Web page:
Petitioner then filed a motion for reconsideration, and the trial court denied that motion on March 1, 2013. On July 9, 2013, Petitioner filed a delayed application for leave to appeal in the Michigan Court of Appeals. On July 19, 2013, the Michigan Court of Appeals dismissed Petitioner's application pursuant to Michigan Court Rule 6.502(G), preventing appeals from successive motions for relief from judgment. Petitioner applied for leave to appeal to the Michigan Supreme Court, but on November 25, 2013, the Michigan Supreme Court denied Petitioner's application. See People v. Mason, 839 N.W.2d 454 (Mich. 2013) (table).

Petitioner signed and dated his present habeas petition on February 10, 2014. In the petition, Petitioner argues that the state trial court violated his due process rights when it entered the Amended Judgment. Specifically, Petitioner contends that the trial court failed to correct the presentence investigation report that had been initially prepared in connection with his 1992 sentence. Petitioner says that that report erroneously indicated that he had three prior armed robbery convictions when, in fact, he had only one such prior conviction. Petitioner therefore contends that his sentences - as restated in the Amended Judgment - are based upon inaccurate information and violate the rule in Townsend v. Burke, 334 U.S.736, 741 (1948).

II. Discussion

Under the Antiterrorism and Effective Death Penalty Act ("AEDPA"), a one-year statute of limitations applies to an application for writ of habeas corpus by a person in custody pursuant to a judgment of a state court. The one-year limitations period runs from the latest of:

(A) the date on which the judgment became final by the conclusion of direct review or the expiration of the time for seeking such review;
(B) the date on which the impediment to filing an application created by State action in violation of the Constitution or laws of the United States is removed, if the applicant was prevented from filing by such State action;
(C) the date on which the constitutional right asserted was initially recognized by the Supreme Court, if the right has been newly recognized by the Supreme Court and made retroactively applicable to cases on collateral review; or
(D) the date on which the factual predicate of the claim or claims presented could have been discovered through the exercise of due diligence.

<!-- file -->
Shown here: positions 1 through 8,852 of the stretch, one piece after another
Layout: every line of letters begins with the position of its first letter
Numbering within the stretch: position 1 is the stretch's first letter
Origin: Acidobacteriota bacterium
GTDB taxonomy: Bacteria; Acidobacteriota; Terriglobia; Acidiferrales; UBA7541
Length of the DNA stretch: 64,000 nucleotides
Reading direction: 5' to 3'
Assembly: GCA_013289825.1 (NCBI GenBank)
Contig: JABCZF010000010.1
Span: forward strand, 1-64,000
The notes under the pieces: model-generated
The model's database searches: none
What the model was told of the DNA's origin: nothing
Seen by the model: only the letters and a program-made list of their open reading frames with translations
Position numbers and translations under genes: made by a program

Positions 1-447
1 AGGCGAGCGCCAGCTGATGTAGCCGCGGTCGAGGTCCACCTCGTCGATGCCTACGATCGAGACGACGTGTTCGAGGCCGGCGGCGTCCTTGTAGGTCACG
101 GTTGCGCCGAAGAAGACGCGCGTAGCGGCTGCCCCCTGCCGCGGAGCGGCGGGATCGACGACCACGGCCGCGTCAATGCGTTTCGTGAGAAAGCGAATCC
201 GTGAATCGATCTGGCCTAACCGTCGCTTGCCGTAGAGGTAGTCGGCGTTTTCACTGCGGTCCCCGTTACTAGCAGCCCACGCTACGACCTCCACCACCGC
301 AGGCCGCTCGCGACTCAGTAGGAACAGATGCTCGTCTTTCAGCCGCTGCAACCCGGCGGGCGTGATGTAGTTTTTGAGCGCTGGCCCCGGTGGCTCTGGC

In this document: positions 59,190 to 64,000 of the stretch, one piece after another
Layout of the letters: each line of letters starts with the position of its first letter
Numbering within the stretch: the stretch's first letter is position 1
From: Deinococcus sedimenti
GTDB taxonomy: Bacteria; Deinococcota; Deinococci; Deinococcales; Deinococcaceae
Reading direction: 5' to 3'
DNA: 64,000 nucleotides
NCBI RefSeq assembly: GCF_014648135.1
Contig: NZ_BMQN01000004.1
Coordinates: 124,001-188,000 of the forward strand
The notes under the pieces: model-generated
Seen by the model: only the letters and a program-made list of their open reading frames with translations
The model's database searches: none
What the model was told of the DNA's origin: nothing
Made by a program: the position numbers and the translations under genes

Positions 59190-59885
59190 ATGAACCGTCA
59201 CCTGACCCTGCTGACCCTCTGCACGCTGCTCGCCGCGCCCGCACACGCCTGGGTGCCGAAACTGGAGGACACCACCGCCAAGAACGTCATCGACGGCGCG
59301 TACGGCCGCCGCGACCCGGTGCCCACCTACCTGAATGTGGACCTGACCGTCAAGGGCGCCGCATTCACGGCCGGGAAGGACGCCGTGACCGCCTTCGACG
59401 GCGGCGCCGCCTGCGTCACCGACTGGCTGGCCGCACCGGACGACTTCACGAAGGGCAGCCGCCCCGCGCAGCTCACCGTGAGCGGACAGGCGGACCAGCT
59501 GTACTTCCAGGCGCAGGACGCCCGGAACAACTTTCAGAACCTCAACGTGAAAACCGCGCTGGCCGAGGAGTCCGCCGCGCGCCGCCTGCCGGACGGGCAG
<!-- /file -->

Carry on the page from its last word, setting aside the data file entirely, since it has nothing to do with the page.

28 U.S.C. § 2244(d)(1).

Absent tolling, a petition for writ of habeas corpus must be dismissed where it has not been filed before the limitations period expires. See 28 U.S.C. § 2244(d)(1); see also Allen v. Yukins, 366 F.3d 396, 401 (6th Cir. 2004).

There is no dispute in this matter as to whether the statute of limitations for an attack on the original judgment of sentence (entered in connection with Petitioner's 1992 convictions) expired before Petitioner filed the instant petition. It plainly did. That judgment was entered in 1992, and the Michigan Supreme Court denied direct review in 1995. Since the time for seeking further direct review in the United States Supreme Court expired prior to the effective date of the AEDPA, Petitioner had until April 23, 1997 - one year following the date that AEDPA became effective - to file his habeas petition attacking the original judgment. See Stokes v. Williams, 475 F.3d 732, 733-34 (6th Cir. 2007). Petitioner failed to do so, and thus the statute of limitations for a habeas attack on the original judgment expired on April 23, 1997. Petitioner does not dispute this point.

Instead, Petitioner argues that his current petition "has absolutely nothing to do with any proceeding that occurred before" the state trial court issued the Amended Judgment. (ECF #12 at Pg. ID 1254.) Petitioner insists that his petition is attacking the "entirely new judgment that occurred on February 11, 2013" - i.e., the Amended Judgment - and he claims that he filed his petition attacking the Amended Judgment before the expiration of the one-year statute of limitations. Thus, the question presented for review is: did the entry of the Amended Judgment re-start the statute of limitations for Petitioner's habeas petition? It did not.